In watches, making good watches is important, but making good-looking watches and continuously innovating is also important. So the challenge is to make watches continually attractive for customers as an accessory.
The challenge in manufacturing is to continually improve productivity. We have a very high wage bill in manufacturing and the challenge is how to add value, considering the looming threat of Chinese competition.
The entire retail challenge in jewellery is how to enhance customer experience through people in the store and recruiting, training, retaining and motivating — the whole gamut of HR is very important.
We have relatively less of a challenge in HR, not just because of the fame of our brands, but also because we are now seen as a successful company and a very good economic engine.
Titan has had a more-than-interesting journey to reach where it has, and it has realised its ambition of reaching the $1-billion milestone in revenues. How much further have you now set your goals and what will it take for the company to get there?
The next stop is at $3 billion by 2014-15. We aim to significantly increase the diamond jewellery range, set up large format stores and make fine jewellery desirable to the young. The conscious idea is to expand at retail and become a lifestyle company. We plan to add a new category every two or three years and are continuously exploring new categories like footwear, writing instruments, fragrances, leather, etc. Luxury could be our next big step.
Innovation has been a running theme with Titan for a while now. What kind of processes and resources are driving this effort, and are you satisfied with the benefits you have secured?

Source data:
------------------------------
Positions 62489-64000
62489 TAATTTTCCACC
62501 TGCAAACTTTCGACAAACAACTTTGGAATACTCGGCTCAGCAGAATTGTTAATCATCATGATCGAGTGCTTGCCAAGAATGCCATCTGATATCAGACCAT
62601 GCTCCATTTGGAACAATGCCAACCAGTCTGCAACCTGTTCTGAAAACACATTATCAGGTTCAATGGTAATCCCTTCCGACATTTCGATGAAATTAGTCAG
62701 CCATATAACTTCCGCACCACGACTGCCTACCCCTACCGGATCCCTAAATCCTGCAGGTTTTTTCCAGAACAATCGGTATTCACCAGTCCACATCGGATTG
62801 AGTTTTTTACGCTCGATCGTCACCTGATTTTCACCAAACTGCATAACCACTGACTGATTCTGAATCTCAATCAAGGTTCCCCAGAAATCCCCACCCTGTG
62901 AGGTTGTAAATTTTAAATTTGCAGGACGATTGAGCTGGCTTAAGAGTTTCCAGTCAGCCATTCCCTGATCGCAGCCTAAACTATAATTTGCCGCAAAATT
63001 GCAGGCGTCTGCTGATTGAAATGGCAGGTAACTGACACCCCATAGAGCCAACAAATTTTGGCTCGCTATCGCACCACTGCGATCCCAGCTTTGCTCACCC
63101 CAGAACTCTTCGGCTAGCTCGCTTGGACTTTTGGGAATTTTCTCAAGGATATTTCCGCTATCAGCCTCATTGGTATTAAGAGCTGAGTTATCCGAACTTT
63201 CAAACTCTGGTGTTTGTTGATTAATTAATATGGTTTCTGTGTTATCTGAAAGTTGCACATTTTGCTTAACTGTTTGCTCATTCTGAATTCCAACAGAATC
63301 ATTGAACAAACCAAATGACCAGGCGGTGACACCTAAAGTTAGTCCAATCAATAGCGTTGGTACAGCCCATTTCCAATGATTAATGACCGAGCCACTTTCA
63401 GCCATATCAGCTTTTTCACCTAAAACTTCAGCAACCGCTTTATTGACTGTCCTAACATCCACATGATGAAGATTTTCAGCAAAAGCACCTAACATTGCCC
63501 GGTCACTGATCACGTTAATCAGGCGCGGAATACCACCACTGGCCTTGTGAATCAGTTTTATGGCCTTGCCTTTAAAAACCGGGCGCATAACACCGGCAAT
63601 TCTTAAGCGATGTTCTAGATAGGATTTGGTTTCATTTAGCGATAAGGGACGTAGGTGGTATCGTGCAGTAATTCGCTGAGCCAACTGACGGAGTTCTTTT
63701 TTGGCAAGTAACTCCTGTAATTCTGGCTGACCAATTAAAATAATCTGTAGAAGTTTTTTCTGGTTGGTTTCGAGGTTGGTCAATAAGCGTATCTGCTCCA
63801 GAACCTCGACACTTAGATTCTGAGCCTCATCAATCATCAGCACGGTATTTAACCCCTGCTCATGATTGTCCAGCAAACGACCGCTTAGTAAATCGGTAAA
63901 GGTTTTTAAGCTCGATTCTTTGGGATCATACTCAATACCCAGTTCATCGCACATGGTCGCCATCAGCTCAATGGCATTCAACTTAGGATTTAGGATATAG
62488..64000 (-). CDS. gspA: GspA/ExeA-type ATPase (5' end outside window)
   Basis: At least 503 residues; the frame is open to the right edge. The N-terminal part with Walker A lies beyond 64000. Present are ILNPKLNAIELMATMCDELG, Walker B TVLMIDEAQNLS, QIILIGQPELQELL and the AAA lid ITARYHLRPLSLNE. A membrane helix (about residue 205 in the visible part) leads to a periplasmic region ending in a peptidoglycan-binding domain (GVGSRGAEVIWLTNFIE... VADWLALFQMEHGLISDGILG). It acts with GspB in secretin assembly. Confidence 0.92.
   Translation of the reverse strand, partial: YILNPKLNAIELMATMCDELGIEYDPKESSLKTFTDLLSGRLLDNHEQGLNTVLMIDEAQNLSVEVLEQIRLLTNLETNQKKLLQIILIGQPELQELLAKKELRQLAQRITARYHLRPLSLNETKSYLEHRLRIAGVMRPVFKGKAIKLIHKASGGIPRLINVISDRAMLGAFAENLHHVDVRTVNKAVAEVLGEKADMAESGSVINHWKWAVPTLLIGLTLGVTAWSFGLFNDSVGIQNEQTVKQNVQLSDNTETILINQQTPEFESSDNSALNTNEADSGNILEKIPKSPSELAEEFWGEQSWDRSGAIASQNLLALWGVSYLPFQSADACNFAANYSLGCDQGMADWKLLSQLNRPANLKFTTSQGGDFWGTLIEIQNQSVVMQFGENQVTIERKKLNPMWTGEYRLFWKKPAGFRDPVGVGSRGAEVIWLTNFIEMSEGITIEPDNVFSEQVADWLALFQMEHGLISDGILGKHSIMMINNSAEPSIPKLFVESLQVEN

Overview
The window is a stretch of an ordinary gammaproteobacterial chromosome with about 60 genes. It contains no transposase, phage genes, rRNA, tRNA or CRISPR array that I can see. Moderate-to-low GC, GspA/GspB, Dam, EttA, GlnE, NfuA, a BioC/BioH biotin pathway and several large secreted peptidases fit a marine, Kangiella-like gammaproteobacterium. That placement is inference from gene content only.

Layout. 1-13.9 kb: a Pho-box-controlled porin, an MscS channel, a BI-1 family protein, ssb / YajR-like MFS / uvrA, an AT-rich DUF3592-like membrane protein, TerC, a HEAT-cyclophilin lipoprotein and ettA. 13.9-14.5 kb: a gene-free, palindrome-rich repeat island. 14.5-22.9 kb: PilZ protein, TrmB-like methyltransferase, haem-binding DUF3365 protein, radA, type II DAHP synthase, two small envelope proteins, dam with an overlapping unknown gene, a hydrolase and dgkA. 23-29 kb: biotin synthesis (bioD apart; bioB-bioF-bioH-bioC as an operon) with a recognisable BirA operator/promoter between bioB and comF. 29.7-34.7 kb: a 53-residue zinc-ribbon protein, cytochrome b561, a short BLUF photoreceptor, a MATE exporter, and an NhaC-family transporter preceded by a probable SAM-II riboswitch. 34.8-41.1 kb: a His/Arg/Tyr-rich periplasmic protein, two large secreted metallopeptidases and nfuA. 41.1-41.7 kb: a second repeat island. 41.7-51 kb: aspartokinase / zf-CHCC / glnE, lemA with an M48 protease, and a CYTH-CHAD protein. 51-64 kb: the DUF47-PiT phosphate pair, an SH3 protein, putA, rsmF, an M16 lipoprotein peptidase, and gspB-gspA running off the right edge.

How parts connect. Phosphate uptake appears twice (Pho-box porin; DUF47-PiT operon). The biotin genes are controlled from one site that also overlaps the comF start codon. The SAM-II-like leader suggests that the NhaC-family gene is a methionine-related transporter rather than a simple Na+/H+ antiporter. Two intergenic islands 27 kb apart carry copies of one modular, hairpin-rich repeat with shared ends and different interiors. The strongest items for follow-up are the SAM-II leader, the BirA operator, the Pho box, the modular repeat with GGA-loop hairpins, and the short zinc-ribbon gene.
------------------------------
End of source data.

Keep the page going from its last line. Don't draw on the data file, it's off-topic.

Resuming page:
Earlier, innovation was restricted to the product design and the manufacturing R&D teams. Today we are increasingly driving the idea of innovation deeper and wider in the company. We have an Innovation School of Management and an Innovation Council; we are also partnering with Indian Institute of Management, Bangalore, to create innovation champions in the company. We had an Innovation Bazaar with 120 counters over two days to showcase innovation. We have many reward and recognition programmes to facilitate cross-pollination, build the science of innovation and popularise innovative technologies.
Our most famous innovation is the Titan Edge watch. Our entire retailing effort and the jewellery business model are other innovations. We have had several product innovations: The Bhagwad Gita pendant, the Jodha Akbar collection, the Taj Mahal collection, HTSE, Raga, the whole Fastrack range, etc. HTSE, our latest offering, is the product of Innovedge, a technology innovation cell in the watch division.
How does Titan see itself evolving over the next five years? What are the company’s plans and projections?
Our first target is to reach $3 billion, which is going to happen in 2014-15. More important is to take advantage of the continuing prosperity of India, and become very strong in our three categories and create a strong relationship with our 120 million customers. We have a unique combination of manufacturing, marketing and retailing across several categories and are market leaders in three different industries. We want to be India’s most admired lifestyle company and eventually, a globally admired lifestyle company.

This interview is a part of the cover story of the August 2011 issue of Tata Review in which ten Tata CEOs talk about the past, present and prospects of the companies they head:


Gearing up for growth: RS Thakur, Tata AutoComp Systems

Racing ahead: Praveen Kadle, Tata Capital

‘We’re bigger and better’: R Mukundan, Tata Chemicals
‘We have to keep doing different things’: N Chandrasekaran, Tata Consultancy Services
‘Jaguar Land Rover has been the big positive’: Carl-Peter Forster, Tata Motors
Powering up for the future: Anil Sardana, Tata Power
True mettle: HM Nerurkar, Tata Steel
The challenge of transition: N Srinath, Tata Teleservices
Building on the positives: Sanjay Johri, Voltas